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One evening in June, residents held an exhibit of homemade crafts to raise money for poor families. Men and women mingled as music played over a stereo system.
The United States and other Western powers support the Syrian National Nike Roshe Run Tiffany Blue
Coalition, a group of opposition figures based in Cairo. But the coalition has very little influence on the ground in Syria, so locals are increasingly turning to the Islamists as their best alternative to chaos.
The boys kept quiet until the man pulled away, and then started talking about how life has changed in the city of around 250,000 people since the Islamists planted their flag at the former governor's nearby offices.
Reema Ajaji, a veiled women who helped organise the event, said the media had unfairly maligned Jabhat al Nusra. "They're called terrorists, and we don't accept this," she said. "They're our sons. Us and them, we're one thing. They defend us, and we defend them."
"After the hell of the regime, we consider this an excellent situation," Jaber said. "Yes, there's a security vacuum, there's chaos, and sometimes there are disputes. But it's much better than before."
"From the very beginning we wanted to create justice and security, things like distributing bread. This was a founding idea," said Abu Muhammed al Husseini, the 30 year old head of Ahrar al Sham's political office in Raqqa.
"It's in everyone's interests to resolve these differences," Jaber said. After the rebels took Raqqa, some residents held protests to demand a civilian state. Others, siding with Jabhat al Nusra, called for an Islamic government. But since then, they have agreed to hold protests calling only for Assad's downfall.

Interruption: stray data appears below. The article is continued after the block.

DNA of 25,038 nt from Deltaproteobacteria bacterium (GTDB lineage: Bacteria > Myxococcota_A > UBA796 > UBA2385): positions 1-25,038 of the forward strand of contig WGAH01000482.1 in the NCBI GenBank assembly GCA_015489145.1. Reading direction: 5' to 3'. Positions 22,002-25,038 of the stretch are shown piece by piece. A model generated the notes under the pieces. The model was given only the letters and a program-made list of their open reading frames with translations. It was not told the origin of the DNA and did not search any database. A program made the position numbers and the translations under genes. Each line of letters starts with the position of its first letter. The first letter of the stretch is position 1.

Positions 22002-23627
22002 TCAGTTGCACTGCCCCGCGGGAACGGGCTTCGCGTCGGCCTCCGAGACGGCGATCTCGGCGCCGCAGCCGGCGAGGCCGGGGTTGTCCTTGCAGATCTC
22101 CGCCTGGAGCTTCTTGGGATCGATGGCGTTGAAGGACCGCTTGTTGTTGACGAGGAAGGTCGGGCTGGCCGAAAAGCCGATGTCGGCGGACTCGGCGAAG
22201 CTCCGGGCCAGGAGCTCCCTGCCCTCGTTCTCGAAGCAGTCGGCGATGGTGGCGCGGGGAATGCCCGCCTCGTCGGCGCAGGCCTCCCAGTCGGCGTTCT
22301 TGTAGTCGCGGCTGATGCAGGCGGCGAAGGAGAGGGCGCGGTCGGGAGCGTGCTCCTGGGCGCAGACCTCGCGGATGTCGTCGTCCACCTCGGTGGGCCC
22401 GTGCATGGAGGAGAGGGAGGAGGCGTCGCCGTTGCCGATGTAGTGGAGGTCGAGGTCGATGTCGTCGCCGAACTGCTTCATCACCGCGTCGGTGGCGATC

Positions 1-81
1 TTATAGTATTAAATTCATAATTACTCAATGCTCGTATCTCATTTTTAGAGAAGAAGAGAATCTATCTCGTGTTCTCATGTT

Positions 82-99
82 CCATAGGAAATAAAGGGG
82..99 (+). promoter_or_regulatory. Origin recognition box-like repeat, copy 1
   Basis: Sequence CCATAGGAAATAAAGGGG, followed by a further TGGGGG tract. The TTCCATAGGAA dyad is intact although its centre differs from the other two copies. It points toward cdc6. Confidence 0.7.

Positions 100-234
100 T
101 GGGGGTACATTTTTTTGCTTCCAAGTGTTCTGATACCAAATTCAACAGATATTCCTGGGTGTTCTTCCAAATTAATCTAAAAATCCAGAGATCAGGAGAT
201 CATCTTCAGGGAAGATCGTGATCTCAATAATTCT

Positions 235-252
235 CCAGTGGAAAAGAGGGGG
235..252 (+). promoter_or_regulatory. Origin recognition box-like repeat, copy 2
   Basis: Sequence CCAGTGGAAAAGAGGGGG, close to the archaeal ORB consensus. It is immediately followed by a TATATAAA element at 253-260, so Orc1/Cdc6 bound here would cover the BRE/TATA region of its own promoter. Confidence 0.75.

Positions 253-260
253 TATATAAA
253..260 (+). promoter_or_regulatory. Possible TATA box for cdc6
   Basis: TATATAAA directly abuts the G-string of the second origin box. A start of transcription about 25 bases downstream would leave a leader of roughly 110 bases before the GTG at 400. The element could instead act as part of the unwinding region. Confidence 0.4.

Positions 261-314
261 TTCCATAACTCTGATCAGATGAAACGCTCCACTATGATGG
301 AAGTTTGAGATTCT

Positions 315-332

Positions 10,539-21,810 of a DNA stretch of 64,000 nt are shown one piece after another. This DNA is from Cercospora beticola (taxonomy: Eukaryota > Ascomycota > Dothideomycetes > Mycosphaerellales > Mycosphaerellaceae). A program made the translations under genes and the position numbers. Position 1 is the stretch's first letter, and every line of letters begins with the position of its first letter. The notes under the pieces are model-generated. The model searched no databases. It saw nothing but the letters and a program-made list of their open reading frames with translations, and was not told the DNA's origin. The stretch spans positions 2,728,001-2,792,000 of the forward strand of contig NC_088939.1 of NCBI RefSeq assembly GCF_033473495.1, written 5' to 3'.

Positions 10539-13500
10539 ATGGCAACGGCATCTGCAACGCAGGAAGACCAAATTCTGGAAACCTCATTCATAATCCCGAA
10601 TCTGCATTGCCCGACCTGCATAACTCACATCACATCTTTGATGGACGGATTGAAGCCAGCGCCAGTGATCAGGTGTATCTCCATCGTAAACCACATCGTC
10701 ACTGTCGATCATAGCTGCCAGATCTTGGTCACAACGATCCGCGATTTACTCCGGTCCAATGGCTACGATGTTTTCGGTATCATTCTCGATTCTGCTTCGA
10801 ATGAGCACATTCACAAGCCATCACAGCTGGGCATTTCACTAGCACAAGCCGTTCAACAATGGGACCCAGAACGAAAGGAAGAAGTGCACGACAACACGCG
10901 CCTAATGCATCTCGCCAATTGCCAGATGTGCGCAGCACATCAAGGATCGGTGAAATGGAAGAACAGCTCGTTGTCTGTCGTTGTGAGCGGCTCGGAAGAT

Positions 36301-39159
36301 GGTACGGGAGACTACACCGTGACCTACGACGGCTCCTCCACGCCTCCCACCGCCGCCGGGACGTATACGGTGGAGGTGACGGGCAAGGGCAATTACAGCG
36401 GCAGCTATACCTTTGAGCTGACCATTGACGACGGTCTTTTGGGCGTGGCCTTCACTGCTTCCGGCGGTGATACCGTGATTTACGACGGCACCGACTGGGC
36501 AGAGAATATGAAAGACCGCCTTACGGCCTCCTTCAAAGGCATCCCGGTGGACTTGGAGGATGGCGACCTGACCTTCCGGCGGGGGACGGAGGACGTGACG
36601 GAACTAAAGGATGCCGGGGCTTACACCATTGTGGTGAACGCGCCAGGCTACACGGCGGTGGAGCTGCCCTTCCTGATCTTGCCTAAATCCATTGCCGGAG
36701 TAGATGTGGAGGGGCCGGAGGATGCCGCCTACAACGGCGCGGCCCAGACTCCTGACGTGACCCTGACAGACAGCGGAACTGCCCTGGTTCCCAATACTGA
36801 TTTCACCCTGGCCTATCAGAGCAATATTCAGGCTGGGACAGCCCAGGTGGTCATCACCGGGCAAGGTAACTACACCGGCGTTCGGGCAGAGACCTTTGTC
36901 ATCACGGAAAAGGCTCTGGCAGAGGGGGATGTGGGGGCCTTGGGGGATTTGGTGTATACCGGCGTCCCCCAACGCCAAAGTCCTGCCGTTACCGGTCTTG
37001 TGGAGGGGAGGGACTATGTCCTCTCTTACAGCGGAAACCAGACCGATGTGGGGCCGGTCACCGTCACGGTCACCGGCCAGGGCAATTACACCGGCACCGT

By Oliver Holmes and Alexander Dziadosz
"Painting is forbidden here," one fighter said. The graffiti was too close to the group's headquarters. One of the boys made a brief, almost inaudible protest.
A white Mitsubishi pulled up and a man in camouflage trousers and a black balaclava jumped out and demanded that the journalists identify themselves. He was from the Islamic State of Iraq, he said, the Iraqi wing of al Qaeda linked to an Islamist group fighting in Syria called Jabhat al Nusra.
RAQQA, Syria, June 20 (Reuters) The Syrian boys looked edgy and awkward. Three months ago their town, the eastern desert city of Raqqa, had fallen to rebel fighters trying to overthrow President Bashar al Assad's government. Now the four boys clad in tight jeans and bright T shirts were whitewashing a wall to prepare it for revolutionary graffiti.
The encounter captures an important shift underway in rebel held Syria. Using a mix of intimidation and organisation, alliances of Islamist brigades are filling the vacuum in areas where Assad's army has withdrawn and more secular rebels have failed to provide order, a 10 day visit to rebel held Syria by Reuters journalists showed.
"They want an Islamic state, but most of us want a civilian state," the boy said. "We're afraid they're going to try to rule by force."
"We're sorry," the fighter said. "But painting is forbidden." His comrade stroked his long beard and said: "We are not terrorists. Don't be afraid of us. Bashar is the terrorist."
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She waved around the room, indicating the women in brightly coloured headscarves and dresses, some unveiled. "We dress as we want. Do you see these girls?" she said. "Everyone is free to choose." If Jabhat al Nusra had wanted to impose Roshes Women Galaxy